Major League Baseball (MLB) commissioner Rob Manfred Saturday assured the season will continue, despite the recent COVID-19 cases upsurge affecting several teams.
US: Florida Sets New Daily Record For COVID-19 Deaths
Last week, MLB postponed several games after Miami Marlins confirmed that 18 players and two staff members, who traveled with the team since Opening Day, tested positive.
Marlins' chapter only worsened the League situation, after St. Louis Cardinals, Philadelphia Phillies, and Milwaukee Brewers had already confirmed multiple positives cases.
However, Manfred stands by his reckless decision to keep the tournament ongoing and to play as close to 60 games as possible.
"We are playing. The players need to be better, but I am not a quitter in general and there is no reason to quit now. We have had to be fluid, but it is manageable."
Nevertheless, the commissioner holds the MLB Players Association (MLBPA) responsible for the season's future.
"I could shut down the season if the sport doesn't do a better job of managing the coronavirus," he said.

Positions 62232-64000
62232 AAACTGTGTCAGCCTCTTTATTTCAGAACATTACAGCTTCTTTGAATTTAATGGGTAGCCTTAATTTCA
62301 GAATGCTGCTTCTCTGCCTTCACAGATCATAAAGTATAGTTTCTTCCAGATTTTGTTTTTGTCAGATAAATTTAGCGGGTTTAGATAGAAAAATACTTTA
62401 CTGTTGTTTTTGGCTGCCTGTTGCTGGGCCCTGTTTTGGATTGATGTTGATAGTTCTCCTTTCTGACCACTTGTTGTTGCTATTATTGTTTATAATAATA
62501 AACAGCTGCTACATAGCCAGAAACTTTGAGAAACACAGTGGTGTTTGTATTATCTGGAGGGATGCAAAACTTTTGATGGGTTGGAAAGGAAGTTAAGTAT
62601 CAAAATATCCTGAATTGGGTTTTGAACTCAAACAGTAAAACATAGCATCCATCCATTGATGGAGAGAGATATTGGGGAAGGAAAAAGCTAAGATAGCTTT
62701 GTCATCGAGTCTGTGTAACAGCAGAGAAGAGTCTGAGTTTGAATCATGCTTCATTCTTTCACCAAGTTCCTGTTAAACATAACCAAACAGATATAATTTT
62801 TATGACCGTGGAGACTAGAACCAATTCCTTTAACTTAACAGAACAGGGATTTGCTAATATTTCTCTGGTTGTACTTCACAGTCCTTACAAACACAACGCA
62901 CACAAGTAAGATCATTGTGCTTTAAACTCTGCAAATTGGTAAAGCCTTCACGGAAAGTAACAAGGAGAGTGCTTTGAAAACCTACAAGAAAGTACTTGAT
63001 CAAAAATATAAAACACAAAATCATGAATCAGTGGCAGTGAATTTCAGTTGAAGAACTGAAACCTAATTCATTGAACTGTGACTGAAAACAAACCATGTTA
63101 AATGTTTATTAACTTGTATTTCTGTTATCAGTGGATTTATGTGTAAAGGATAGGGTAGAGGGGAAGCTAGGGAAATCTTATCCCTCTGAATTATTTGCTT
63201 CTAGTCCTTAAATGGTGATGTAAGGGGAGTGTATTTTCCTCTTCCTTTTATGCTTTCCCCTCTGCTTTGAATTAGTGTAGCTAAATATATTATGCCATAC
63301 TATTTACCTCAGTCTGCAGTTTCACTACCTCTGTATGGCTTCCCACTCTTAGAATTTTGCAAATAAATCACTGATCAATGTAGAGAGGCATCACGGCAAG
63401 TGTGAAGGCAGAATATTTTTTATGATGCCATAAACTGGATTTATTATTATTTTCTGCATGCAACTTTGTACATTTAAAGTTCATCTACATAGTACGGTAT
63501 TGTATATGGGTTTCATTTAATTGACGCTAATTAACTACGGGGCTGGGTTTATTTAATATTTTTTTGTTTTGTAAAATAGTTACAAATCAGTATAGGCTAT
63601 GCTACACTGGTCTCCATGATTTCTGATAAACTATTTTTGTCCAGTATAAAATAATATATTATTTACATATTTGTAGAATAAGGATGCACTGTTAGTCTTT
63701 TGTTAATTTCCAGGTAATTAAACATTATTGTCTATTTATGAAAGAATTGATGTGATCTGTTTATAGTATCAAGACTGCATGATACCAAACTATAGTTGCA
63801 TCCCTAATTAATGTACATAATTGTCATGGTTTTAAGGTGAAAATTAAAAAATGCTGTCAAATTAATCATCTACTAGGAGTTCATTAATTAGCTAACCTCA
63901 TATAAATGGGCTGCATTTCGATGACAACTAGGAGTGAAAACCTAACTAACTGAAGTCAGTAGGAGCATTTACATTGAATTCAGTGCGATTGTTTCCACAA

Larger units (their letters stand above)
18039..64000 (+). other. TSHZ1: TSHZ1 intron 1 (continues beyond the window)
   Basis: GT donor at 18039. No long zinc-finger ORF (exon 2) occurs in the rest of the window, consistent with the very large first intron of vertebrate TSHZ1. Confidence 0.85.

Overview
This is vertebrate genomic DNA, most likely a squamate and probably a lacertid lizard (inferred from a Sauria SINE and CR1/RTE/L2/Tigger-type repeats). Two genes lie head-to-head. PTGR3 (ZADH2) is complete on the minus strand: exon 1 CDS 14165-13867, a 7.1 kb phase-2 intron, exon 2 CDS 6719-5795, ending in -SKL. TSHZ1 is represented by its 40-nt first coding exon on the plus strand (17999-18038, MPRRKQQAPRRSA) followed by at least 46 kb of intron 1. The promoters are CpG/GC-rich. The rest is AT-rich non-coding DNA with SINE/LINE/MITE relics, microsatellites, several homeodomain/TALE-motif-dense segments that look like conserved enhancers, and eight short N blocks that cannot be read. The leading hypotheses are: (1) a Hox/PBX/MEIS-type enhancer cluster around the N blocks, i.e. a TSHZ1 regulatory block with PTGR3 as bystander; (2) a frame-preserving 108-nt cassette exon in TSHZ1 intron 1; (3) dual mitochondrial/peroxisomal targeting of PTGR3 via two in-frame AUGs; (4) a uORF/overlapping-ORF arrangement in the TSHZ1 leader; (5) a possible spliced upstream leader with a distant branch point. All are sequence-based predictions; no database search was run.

Fifteen days before the start of the tournament, 66 athletes had tested positive for the virus. Even so, Manfred gave the green light to the competition.
The regular season was initially scheduled to begin March 26, but the pandemic forced baseball to shut down during spring training.
While other countries waited until the virus was contained to develop their sports competitions, U.S. national "pastime” tournament resumed July 23.
As of Monday morning, the United States had reported 4,821,575 COVID-19 cases and 158,457 deaths.
Nevertheless, even when the Trump administration and other organizations ignore voices calling for better handling of the pandemic, you will still hear "Play Ball!" shouted all across U.S. stadiums.